Taking action in solidarity with black lives

Opinion: Columns

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By Indivisible Brookfield

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We are the co-founders and leaders of Indivisible Brookfield, a local grassroots organization, founded in 2017, working to elect progressive leaders and leading local actions to resist the agenda that is threatening all of humanity. 

We are also the direct beneficiaries of over 400 years of white privilege in America that has denied black people their right to equal education, health care, housing, employment, banking, and basic human dignity. 

We have had the privilege attend private schools, go to college, own houses, be elected to office, be promoted at work, and have countless other advantages routinely denied to our black contemporaries. 

As our nation continues to be impacted by the horrific deaths of George Floyd, Breonna Taylor and countless other black lives lost to acts of violence, brutality, and racism, Indivisible Brookfield stands in solidarity with those calling for justice and reform. 

We at Indivisible believe that Black Lives Matter, without qualifications, without asterisks, without caveats. We also believe that our community has the right to protest and protect themselves against state-sanctioned violence. 

As privileged white Americans, we must move beyond Facebook posts, Instagram stories and Tweets to demonstrate our "wokeness." We have a national crisis of white supremacist violence against black people in this country. 

In the past 10 years alone, we have witnessed the deaths of thousands of black people at the hands of police. There is systemic racism in our police and criminal justice systems that spans centuries. 

Now is the time for visionary and radical change that we must all be part of, beyond the comfortable parameters of social media. We can start by contacting our local and state officials and tell them to defund the Brookfield Police Department and invest those funds in resources people need in black communities, indigenous communities and communities of color.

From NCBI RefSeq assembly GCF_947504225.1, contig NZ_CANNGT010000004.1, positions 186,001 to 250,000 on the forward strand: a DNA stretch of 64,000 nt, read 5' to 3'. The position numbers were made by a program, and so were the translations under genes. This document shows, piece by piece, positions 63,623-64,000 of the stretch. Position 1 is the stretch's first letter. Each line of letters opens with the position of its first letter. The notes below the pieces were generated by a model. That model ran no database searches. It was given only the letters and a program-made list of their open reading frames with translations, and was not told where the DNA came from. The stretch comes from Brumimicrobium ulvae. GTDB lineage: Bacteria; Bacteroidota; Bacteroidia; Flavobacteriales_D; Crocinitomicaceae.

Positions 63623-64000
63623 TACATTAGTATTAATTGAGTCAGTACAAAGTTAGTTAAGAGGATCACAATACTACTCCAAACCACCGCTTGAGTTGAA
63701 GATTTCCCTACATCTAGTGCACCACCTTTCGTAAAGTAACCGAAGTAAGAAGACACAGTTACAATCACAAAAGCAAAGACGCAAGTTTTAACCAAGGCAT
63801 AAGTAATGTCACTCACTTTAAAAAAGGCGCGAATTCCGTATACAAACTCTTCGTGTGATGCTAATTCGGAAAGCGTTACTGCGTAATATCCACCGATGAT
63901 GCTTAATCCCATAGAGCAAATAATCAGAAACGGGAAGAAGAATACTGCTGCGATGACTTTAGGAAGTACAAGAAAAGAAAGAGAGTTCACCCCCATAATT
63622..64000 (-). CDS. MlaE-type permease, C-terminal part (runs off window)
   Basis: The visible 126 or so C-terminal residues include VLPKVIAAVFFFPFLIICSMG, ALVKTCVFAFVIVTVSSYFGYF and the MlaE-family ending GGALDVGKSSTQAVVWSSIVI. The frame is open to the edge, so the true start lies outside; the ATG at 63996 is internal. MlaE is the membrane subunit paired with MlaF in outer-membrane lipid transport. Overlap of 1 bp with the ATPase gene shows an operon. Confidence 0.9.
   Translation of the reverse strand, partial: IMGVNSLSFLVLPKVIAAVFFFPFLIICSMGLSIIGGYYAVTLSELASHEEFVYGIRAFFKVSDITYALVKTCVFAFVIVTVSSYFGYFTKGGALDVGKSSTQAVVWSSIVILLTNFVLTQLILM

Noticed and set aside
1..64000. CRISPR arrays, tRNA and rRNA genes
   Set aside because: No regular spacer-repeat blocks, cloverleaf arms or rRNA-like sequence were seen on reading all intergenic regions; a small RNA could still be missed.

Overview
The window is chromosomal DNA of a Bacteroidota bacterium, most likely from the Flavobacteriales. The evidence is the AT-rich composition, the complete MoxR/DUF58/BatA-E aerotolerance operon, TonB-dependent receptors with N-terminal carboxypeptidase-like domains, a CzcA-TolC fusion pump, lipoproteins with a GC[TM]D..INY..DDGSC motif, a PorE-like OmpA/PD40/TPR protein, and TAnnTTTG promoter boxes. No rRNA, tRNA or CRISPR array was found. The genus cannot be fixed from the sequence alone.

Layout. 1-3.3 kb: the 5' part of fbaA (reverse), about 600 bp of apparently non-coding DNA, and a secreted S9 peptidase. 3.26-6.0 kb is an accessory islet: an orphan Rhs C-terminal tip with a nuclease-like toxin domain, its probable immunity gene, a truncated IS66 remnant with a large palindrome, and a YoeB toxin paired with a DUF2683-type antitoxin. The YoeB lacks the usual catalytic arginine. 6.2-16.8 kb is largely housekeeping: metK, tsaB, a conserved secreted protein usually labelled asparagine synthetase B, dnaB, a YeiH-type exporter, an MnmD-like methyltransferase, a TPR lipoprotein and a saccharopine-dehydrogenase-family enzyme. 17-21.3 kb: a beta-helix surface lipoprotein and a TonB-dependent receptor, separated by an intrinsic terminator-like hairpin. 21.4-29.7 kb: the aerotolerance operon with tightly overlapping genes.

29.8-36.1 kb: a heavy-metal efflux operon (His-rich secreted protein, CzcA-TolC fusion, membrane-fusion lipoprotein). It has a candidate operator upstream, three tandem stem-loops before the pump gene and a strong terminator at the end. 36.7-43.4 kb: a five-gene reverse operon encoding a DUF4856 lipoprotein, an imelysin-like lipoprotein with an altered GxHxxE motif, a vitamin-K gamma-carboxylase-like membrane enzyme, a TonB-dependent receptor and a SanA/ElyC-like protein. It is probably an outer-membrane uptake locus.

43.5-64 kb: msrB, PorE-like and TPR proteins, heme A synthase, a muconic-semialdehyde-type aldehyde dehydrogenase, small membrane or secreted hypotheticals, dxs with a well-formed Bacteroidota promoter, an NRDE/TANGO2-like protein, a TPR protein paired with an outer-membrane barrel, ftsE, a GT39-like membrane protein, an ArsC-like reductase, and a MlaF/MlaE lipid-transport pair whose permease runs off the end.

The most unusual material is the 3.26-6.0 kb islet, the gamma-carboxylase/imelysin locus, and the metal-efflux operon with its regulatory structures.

When we defund police, we can invest in black community-led education, health and safety programs -- funding for schools and youth homelessness services, solutions to the opioid crisis, and non-police responders for crises, such as mental health response teams and community violence prevention programs. 

We can donate and support local anti-white supremacy groups, such as Black Lives Matter, the NAACP, the Southern Poverty Law Center or nonprofit organizations such as the Chicago Community Bond Fund, My Block My Hood My City and Action Now. 

Patronize black-owned restaurants, shops, salons and other businesses. Mentor and hire black people. We must pursue our own anti-racist education. It is our responsibility to seek resources to educate ourselves about America's deeply-rooted racism. 

One easy place to start is to Google "anti-racism resources for white people" or visit the Brookfield Public Library. Choose one article, one book or one documentary. Then, discuss it with three white friends and hold each other accountable. 

Do this again and again. If you live in the 4th or 7th Congressional Districts in Brookfield, contact Rep. Danny Davis or Rep. Chuy Garcia and thank them for co-sponsoring House Resolution 988, introduced by Congresswomen Ilhan Omar (MN-5) and Ayanna Pressley (MA-7), condemning police violence. 

If you live in the 3rd District and are represented by Congressman Dan Lipinski, call him and demand that he co-sponsor the resolution and speak out publicly about the need for the House to pass it without delay. 

Most importantly, white people need to listen. This is not our time or space to lead. Be supportive and provide assistance. No village is immune to racism, including Brookfield. 

We must start with ourselves. We must use our individual and collective voices to denounce racism and inequity in all its forms. When we see it, we must call it out. 

Brookfield, we are a wonderful and welcoming village, and we can do better. As co-founders of Indivisible Brookfield, we pledge to do a better job of addressing racism and making sure this movement is not just a moment.

This op-ed was submitted by Meaghan McAteer, Chris Meier, Mitzi Norton, the co-founders of Indivisible Brookfield

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